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Assessing Emotional Distress

Stephen M. Raffle, M.D.

Tel. 415.461.4845

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Curriculum Vitae

By Stephen M. Raffle, M.D.

There is no limit on the amount a jury may award for emotional distress / pain and suffering.*  The only guidance for the jury is an amount a reasonable person could possibly estimate as fair compensation. Although a psychiatrist may not testify to the value of emotional distress damages, he or she is permitted to provide useful information to the jury to enhance their understanding in the context of the lawsuit itself. A jury is better able to determine what, if any, compensation is “fair.”

The civil code of evidence in every State permits a psychiatrist to contribute expert information to assist the jury’s deliberation.  

 

the length of time during which the pain or other harm to the feelings has occurred;
the length of time during which the pain or harm to feelings will continue;
the plaintiff’s reasonable susceptibility to this kind of harm, taking into account the plaintiff’s age, sex and condition in life; and
any provocation by the plaintiff (as a factor in mitigation of damages).

The California Supreme Court spoke on the matter of monetarily valuing emotional distress in Beagle v. Vasold, 65 Cal.2d 166, 53 Cal.Rptr. 129, 131 (1966):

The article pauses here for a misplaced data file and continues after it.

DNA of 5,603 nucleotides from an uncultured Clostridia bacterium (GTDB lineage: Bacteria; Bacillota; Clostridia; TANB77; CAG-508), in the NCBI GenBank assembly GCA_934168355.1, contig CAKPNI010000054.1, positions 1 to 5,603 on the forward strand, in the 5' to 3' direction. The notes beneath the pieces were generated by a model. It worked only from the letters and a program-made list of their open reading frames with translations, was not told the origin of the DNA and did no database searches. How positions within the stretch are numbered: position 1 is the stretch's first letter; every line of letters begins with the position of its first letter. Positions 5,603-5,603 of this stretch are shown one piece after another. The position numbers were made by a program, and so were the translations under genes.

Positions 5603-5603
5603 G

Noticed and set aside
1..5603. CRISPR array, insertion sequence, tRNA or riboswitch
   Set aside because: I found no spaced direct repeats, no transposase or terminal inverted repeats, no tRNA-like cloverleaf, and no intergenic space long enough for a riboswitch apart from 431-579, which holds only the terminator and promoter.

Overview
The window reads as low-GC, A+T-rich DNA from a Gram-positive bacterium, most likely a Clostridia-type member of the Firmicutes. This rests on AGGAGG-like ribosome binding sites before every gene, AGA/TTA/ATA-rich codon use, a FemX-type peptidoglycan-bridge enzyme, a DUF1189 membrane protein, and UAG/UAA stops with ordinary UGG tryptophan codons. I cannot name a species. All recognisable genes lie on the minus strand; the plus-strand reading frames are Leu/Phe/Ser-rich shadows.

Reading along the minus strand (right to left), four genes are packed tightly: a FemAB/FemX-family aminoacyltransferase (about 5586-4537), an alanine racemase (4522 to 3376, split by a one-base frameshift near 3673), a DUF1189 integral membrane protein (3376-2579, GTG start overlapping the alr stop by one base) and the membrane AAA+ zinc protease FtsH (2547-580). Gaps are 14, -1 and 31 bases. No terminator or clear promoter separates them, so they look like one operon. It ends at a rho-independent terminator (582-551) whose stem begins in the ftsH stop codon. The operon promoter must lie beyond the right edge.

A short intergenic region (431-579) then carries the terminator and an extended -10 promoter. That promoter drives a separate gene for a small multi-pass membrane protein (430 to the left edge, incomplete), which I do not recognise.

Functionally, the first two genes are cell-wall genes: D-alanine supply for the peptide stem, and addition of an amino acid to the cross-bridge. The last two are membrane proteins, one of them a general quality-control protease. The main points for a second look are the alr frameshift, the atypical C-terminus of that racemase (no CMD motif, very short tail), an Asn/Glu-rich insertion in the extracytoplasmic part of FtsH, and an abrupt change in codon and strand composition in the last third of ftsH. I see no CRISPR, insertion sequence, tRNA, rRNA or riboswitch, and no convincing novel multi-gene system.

“No method is available to the jury by which it can objectively evaluate such damages, and no witness may express his subjective opinion on the matter…In a very real sense, the jury is asked to evaluate in terms of money a detriment for which monetary compensation cannot be ascertained with any demonstrable accuracy. As one writer on the subject has said, “Translating pain and anguish into dollars can, at best, be only an arbitrary allowance, and not a process of measurement, and consequently the judge can, in his instructions give the jury no standard to go by; he can only tell them to allow such amount as in their discretion they may consider reasonable…The chief reliance for reaching reasonable results in attempting to value suffering in terms of money must be the restraint and common sense of the jury.”

The Mental Evaluation / Assessment

Most mental health professionals believe the broader the scope of inquiry, the greater the certainty of their opinions. It is not necessary for a plaintiff to have a mental examination in order to prove emotional distress / pain and suffering and be compensated for it, nor for a psychiatrist to testify about the above four areas.  A record review may be sufficient including sworn testimony taken at trial. When the occasion arises that an examination is conducted by a mental health professional, usually a psychiatrist or psychologist, then the scope of the examination must be established. This may include areas of inquiry, time to be spent, or the number of psychological tests to be performed. The format of the evaluation includes examining the plaintiff with inquiry into areas which will reasonably yield information relevant to the case at hand. When indicated, collateral examinations are performed.